Late 2018, the authors participated in a project entitled "Study to determine the distribution of the populations of micro-endemic plant species of the Vizcaino Desert Biosphere Reserve, Baja California Sur" (León-de la Luz et al. 2022). One of the several tasks of this project was to find and document a plant taxon of which there were certain doubts about its identity, and of which, few specimens were known, one was collected in 1998 by J. Rebman JPR 5618 (SD142941; barcode SD 00025277), who at that time determined it as Nama aff. hispida A. Gray, a widely distributed taxon in the southwestern USA and, northern and central Mexico.

During fieldwork when the project in the Vizcaino Desert was in progress, no plants with the same characteristics as Rebman 5618 were found in the region. But in December 2021, a population of five individuals was found in full bloom in a coastal location near the locality of the historic specimen; the plants also had both fruits and seeds.

After a comparative review with individuals of the different recognized varieties of Nama hispida A. Gray, specifically with N. hispida var. sonorae C.L. Hitchc., collected once in the coastal environment of the Baja California peninsula, but at a locality approximately 600 km to the south, and N. hispida A. Gray var. spathulata (Torr.) C.L. Hitchc. and N. hispida A. Gray var. revoluta Jeps. from southern California and the northern edge of the Baja California peninsula, which have spatulate and revolute margin leaves, as well with N. origanifolia Kunth from mainland Mexico, which has a similar growth habit as perennial with dense growth form, the authors concluded that the population of plants in the Vizcaino area should be considered as a new taxon.

This new species exhibits a combination of morphological traits that help to differentiate it from other peninsular taxa in the same genus, standing out the perennial habit on marine dunes, the tiny stalked glandular trichomes of the leaf indumentum, and its pulvinate growth form as autapomorphic characters. This is here described and illustrated in detail.

Materials and methods

The only known population of this novelty occurs in the vicinities of the towns of Bahía Asunción and San Roque, small fishing settlements with about 1,000 inhabitants, located on the Pacific coast of the central portion of the Baja California peninsula, in the northwestern part of the state of Baja California Sur, Mexico. This location is within the Vizcaino Biosphere Reserve, a protected natural area administrated by the environmental secretariat (CONANP) of Mexico. The geology of this area is a complex of Mesozoic origin that are derived of ophiolites, which are rocks from the oceanic lithosphere that have been uplifted, exposed inland, and finally eroded and deposited as mafic soils (Kimbrough & Moore 2003). Figure 1 shows the geographic position of the collecting and observation sites. The figure was created by QGIS v. 3.28.2 free software, using a digital model, on a digital cartographic dataset, in order to represent a continuous topographic elevation surface along the coastal dune between Bahía Asunción and San Roque towns. The calculation of the area of occupancy was obtained using the software tools.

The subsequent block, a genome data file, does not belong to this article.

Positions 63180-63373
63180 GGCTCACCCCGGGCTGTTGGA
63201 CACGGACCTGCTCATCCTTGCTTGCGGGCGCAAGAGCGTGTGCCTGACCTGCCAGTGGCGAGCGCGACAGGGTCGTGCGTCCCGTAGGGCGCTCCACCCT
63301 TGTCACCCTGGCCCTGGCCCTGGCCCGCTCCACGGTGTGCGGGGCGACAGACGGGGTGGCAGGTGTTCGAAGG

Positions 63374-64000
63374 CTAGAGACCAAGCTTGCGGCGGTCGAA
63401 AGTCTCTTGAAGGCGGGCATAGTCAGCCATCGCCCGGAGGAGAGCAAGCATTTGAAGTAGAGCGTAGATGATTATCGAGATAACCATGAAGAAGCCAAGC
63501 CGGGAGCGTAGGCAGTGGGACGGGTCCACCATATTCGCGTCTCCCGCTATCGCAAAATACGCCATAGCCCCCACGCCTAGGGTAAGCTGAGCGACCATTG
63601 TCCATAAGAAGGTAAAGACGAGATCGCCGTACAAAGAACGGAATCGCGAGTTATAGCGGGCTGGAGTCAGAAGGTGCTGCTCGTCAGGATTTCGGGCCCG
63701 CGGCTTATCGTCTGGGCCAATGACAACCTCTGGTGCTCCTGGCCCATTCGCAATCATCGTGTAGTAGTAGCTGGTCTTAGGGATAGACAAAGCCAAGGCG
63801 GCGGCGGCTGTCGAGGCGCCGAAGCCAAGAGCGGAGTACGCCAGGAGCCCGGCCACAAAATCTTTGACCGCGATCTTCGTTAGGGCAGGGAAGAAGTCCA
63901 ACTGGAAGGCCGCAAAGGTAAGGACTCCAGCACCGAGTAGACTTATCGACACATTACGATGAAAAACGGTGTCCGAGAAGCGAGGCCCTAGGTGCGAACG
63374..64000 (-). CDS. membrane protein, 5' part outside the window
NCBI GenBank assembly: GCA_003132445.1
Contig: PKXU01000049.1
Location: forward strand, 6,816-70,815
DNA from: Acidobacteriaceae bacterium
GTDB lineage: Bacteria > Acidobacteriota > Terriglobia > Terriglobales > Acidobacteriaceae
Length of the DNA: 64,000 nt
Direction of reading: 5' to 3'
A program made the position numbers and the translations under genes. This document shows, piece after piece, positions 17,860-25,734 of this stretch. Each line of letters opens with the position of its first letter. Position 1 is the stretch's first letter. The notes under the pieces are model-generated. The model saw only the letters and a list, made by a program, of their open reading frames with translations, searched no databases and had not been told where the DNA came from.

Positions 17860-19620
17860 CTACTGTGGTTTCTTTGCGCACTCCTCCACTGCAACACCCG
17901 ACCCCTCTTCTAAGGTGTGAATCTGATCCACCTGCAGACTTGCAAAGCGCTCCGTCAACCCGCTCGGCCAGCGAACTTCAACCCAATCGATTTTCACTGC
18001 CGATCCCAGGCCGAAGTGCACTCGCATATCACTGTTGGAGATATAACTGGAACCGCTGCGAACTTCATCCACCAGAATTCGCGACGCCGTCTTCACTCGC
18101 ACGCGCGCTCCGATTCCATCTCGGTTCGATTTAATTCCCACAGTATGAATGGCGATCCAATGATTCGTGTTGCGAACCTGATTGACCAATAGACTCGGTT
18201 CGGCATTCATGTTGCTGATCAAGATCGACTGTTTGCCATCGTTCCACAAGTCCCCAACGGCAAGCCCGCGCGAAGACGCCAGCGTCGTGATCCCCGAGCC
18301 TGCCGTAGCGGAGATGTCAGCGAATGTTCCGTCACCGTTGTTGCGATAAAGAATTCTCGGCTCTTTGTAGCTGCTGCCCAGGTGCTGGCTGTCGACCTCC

Figure 1 Geographical location of the population of Nama asuncionensis in the vicinity of Bahía Asunción and San Roque towns, located in the Pacific Coast of the El Vizcaíno Biosphere Reserve, in the Baja California Peninsula, Mexico. The stripped area shows the potential distribution for additional exemplars of this new species, along the coastal sand dune. 

The description of this new species is based on material collected by the authors during the 2021-2022 field seasons; moreover, on two other historic specimens (now paratypes) deposited in the SD Herbarium. In our methodological approach, it was important to compare the new entity to other native Nama taxa that occur in the north, central, and southern portions of the Baja California peninsula. According to the most recent floristic compilation for the peninsular flora (Rebman et al. 2016), eight species and three varieties (11 total taxa) are currently recognized and known to occur, these are: Nama californica (A. Gray) J.D. Bacon, N. coulteri A. Gray, N. demissa A. Gray, N. depressa Lemmon ex A. Gray, N. dichotoma (Ruiz & Pav.) Choisy, N. hispida A. Gray with three varieties, N. jamaicensis L., and N. stenocarpa A. Gray. Digital images of these taxa are available on the following network portals: BajaFlora 2022 (, CalFlora Database 2022 (, GBIF 2022 (, Naturalista 2022 (, and SEINet Portal Network 2022 (